How's this for a counterintuitive source on conservatism: Michelle Obama is now offering novel advice on how to keep the government from meddling in peoples' lives.
“If you don’t like the doctor, if you don’t like government, if you don’t like folks messing with your life, the best thing to do is make sure you’re healthy," Mrs. Obama told Cooking Light in a piece entitled, "The First Lady of Food." "Because that’s going to increase your odds for making sure that you don’t have to deal with the system.”
The interview was a first for Cooking Light – the first time in its 30-year history that it has featured a person on the cover. It was also a first for the "first lady," who has long been known as a determined crusader in the fight to promote quality eating.
This is, of course, the same anti-obesity crusader who rocked with a turnip to Lil John's "Turn Down for What." This is also the Michelle Obama who hosted the first-ever Kids' State Dinner at the White House to cap a nutritional recipe challenge, who started a White House garden, a Let's Move! campaign, and who has campaigned hard to change school lunches.
In other words, if not a change of heart, Michelle's latest comments appear to be a change in tactics: Promoting good eating habits by promising less, not more, government.
How are conservatives reacting to Michelle's newfound conservatism? What they aren't saying appears to be more telling than what they are. They aren't exactly applauding the her comments - the conservative Western Journalism writes, "So, essentially, Michelle Obama seems to be suggesting that if you do what she says, she’ll be more likely to leave you alone." That said, the kind of overwhelmingly negative coverage, as Mrs. Obama experienced for other eating policy initiatives, is largely missing.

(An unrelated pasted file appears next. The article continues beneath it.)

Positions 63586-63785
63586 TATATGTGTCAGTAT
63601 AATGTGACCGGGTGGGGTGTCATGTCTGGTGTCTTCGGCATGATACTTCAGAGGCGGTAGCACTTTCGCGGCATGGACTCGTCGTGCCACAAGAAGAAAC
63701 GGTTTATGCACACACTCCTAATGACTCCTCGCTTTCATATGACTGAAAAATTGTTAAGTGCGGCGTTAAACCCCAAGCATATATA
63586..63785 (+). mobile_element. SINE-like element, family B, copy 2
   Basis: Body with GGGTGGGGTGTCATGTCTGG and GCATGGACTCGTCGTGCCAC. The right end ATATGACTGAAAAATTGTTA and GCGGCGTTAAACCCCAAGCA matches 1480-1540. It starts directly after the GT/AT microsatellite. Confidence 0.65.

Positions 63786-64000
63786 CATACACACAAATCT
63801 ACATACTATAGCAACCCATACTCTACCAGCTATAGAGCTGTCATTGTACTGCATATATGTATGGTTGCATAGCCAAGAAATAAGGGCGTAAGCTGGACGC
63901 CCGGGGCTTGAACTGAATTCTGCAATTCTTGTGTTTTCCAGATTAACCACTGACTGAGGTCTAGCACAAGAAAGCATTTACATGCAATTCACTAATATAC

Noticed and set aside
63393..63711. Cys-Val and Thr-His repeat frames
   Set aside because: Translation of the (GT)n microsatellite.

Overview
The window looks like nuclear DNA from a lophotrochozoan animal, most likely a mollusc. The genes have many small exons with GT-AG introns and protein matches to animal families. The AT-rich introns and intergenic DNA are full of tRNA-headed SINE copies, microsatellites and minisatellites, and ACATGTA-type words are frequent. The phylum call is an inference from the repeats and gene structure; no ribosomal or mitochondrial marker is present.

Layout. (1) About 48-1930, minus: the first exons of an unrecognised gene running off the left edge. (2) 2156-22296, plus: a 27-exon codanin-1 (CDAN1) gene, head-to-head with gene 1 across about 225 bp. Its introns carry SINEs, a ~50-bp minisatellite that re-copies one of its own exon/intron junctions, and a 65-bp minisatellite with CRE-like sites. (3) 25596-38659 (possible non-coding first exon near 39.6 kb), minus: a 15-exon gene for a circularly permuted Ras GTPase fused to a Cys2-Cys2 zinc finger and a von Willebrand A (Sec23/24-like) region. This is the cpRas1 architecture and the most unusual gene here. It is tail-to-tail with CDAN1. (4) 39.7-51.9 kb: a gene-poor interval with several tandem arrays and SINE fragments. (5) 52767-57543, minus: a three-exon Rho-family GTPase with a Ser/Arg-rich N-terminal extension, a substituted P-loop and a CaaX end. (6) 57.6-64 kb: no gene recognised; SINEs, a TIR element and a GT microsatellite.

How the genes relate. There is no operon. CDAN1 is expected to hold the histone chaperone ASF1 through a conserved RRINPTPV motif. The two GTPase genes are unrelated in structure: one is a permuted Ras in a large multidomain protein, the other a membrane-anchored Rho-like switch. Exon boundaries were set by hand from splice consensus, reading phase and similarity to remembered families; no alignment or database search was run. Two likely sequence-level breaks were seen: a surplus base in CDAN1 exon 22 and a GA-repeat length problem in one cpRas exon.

In fact, it isn't the first time Mrs. Obama has turned, somewhat surprisingly, to the right. After the release of "American Sniper," the controversial film that served as a flashpoint for pro- and anti-war activists, as well as conservatives and liberals, the First Lady spoke out publicly in support of the movie.
"While I know there have been critics, I felt that, more often than not, this film touches on many of the emotions and experiences that I've heard firsthand from military families over these past few years,” Mrs. Obama recently, at the launch of “6 Certified,” an initiative toward accurate portrayals of veterans and military families in movies and television.
In singing the film's praises, Mrs. Obama publicly joined the conservative choir of Sarah Palin, Blake Shelton, and Kid Rock, all of whom have spoken out in support of the movie.
That said, are Michelle Obama's Cooking Light comments part of a larger Michelle-volution? Is this a deliberate move counter the portrayal as an "unpatriotic, angry, black woman," when her husband first entered office, one who was criticized for her designer taste and Oscar appearances, to an "American Sniper"-praising, government-distancing all-American patriot?
Not quite, but after more than a decade in politics, it is evidence that Michelle Obama is getting the hang of things.
As Breitbart reported, Mrs. Obama admitted that change is difficult, particularly when dealing with a personal issue such as eating habits.
“Change is hard for anybody. And when you’re talking about food, food is really personal,” she said. “So when you’re telling people to rethink their dietary habits that they’ve lived with all their lives, it’s really personal.”
Part of her strategy, Breitbart continued, was to be more “positive” and less “accusatory” without “making people feel judged.”
As with life, so with politics, as a famous food-centric adage goes: You can catch more flies with honey than with vinegar.